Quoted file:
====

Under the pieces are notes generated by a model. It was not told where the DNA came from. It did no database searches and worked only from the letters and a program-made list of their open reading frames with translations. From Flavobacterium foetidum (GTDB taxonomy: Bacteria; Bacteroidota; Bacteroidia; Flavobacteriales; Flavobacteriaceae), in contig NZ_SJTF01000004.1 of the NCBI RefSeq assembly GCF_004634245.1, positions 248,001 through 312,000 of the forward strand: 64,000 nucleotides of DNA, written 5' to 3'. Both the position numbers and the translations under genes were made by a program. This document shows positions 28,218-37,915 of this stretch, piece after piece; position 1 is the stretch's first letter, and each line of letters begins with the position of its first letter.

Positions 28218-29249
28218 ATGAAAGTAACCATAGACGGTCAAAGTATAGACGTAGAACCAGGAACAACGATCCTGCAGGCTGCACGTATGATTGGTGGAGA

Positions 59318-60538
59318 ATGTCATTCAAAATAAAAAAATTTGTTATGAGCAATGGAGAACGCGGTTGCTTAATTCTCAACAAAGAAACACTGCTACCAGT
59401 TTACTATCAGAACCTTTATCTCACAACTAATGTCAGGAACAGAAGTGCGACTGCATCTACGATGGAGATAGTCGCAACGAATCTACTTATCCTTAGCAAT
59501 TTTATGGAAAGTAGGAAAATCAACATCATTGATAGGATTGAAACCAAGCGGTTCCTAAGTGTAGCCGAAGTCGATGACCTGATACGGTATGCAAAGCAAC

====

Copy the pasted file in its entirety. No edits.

Under the pieces are notes generated by a model. It was not told where the DNA came from. It did no database searches and worked only from the letters and a program-made list of their open reading frames with translations. From Flavobacterium foetidum (GTDB taxonomy: Bacteria; Bacteroidota; Bacteroidia; Flavobacteriales; Flavobacteriaceae), in contig NZ_SJTF01000004.1 of the NCBI RefSeq assembly GCF_004634245.1, positions 248,001 through 312,000 of the forward strand: 64,000 nucleotides of DNA, written 5' to 3'. Both the position numbers and the translations under genes were made by a program. This document shows positions 28,218-37,915 of this stretch, piece after piece; position 1 is the stretch's first letter, and each line of letters begins with the position of its first letter.

Positions 28218-29249
28218 ATGAAAGTAACCATAGACGGTCAAAGTATAGACGTAGAACCAGGAACAACGATCCTGCAGGCTGCACGTATGATTGGTGGAGA

Positions 59318-60538
59318 ATGTCATTCAAAATAAAAAAATTTGTTATGAGCAATGGAGAACGCGGTTGCTTAATTCTCAACAAAGAAACACTGCTACCAGT
59401 TTACTATCAGAACCTTTATCTCACAACTAATGTCAGGAACAGAAGTGCGACTGCATCTACGATGGAGATAGTCGCAACGAATCTACTTATCCTTAGCAAT
59501 TTTATGGAAAGTAGGAAAATCAACATCATTGATAGGATTGAAACCAAGCGGTTCCTAAGTGTAGCCGAAGTCGATGACCTGATACGGTATGCAAAGCAAC